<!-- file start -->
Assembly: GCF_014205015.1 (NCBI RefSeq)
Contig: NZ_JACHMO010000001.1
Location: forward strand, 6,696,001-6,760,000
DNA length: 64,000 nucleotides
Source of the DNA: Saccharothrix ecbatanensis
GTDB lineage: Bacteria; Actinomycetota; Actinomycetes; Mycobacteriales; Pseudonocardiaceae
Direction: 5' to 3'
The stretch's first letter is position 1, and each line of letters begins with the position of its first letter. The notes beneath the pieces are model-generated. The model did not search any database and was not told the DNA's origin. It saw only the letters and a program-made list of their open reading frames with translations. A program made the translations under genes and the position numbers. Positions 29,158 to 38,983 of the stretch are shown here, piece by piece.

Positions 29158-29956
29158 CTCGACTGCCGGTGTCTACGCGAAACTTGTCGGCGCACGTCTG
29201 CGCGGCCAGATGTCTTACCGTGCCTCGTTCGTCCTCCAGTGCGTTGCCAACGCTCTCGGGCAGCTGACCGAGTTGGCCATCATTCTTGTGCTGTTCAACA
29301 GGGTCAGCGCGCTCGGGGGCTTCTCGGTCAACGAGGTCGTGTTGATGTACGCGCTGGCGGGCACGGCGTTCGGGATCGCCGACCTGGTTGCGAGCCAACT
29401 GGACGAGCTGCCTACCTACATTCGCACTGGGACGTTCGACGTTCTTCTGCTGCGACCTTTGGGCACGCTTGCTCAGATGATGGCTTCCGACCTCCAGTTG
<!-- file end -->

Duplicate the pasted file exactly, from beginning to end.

Assembly: GCF_014205015.1 (NCBI RefSeq)
Contig: NZ_JACHMO010000001.1
Location: forward strand, 6,696,001-6,760,000
DNA length: 64,000 nucleotides
Source of the DNA: Saccharothrix ecbatanensis
GTDB lineage: Bacteria; Actinomycetota; Actinomycetes; Mycobacteriales; Pseudonocardiaceae
Direction: 5' to 3'
The stretch's first letter is position 1, and each line of letters begins with the position of its first letter. The notes beneath the pieces are model-generated. The model did not search any database and was not told the DNA's origin. It saw only the letters and a program-made list of their open reading frames with translations. A program made the translations under genes and the position numbers. Positions 29,158 to 38,983 of the stretch are shown here, piece by piece.

Positions 29158-29956
29158 CTCGACTGCCGGTGTCTACGCGAAACTTGTCGGCGCACGTCTG
29201 CGCGGCCAGATGTCTTACCGTGCCTCGTTCGTCCTCCAGTGCGTTGCCAACGCTCTCGGGCAGCTGACCGAGTTGGCCATCATTCTTGTGCTGTTCAACA
29301 GGGTCAGCGCGCTCGGGGGCTTCTCGGTCAACGAGGTCGTGTTGATGTACGCGCTGGCGGGCACGGCGTTCGGGATCGCCGACCTGGTTGCGAGCCAACT
29401 GGACGAGCTGCCTACCTACATTCGCACTGGGACGTTCGACGTTCTTCTGCTGCGACCTTTGGGCACGCTTGCTCAGATGATGGCTTCCGACCTCCAGTTG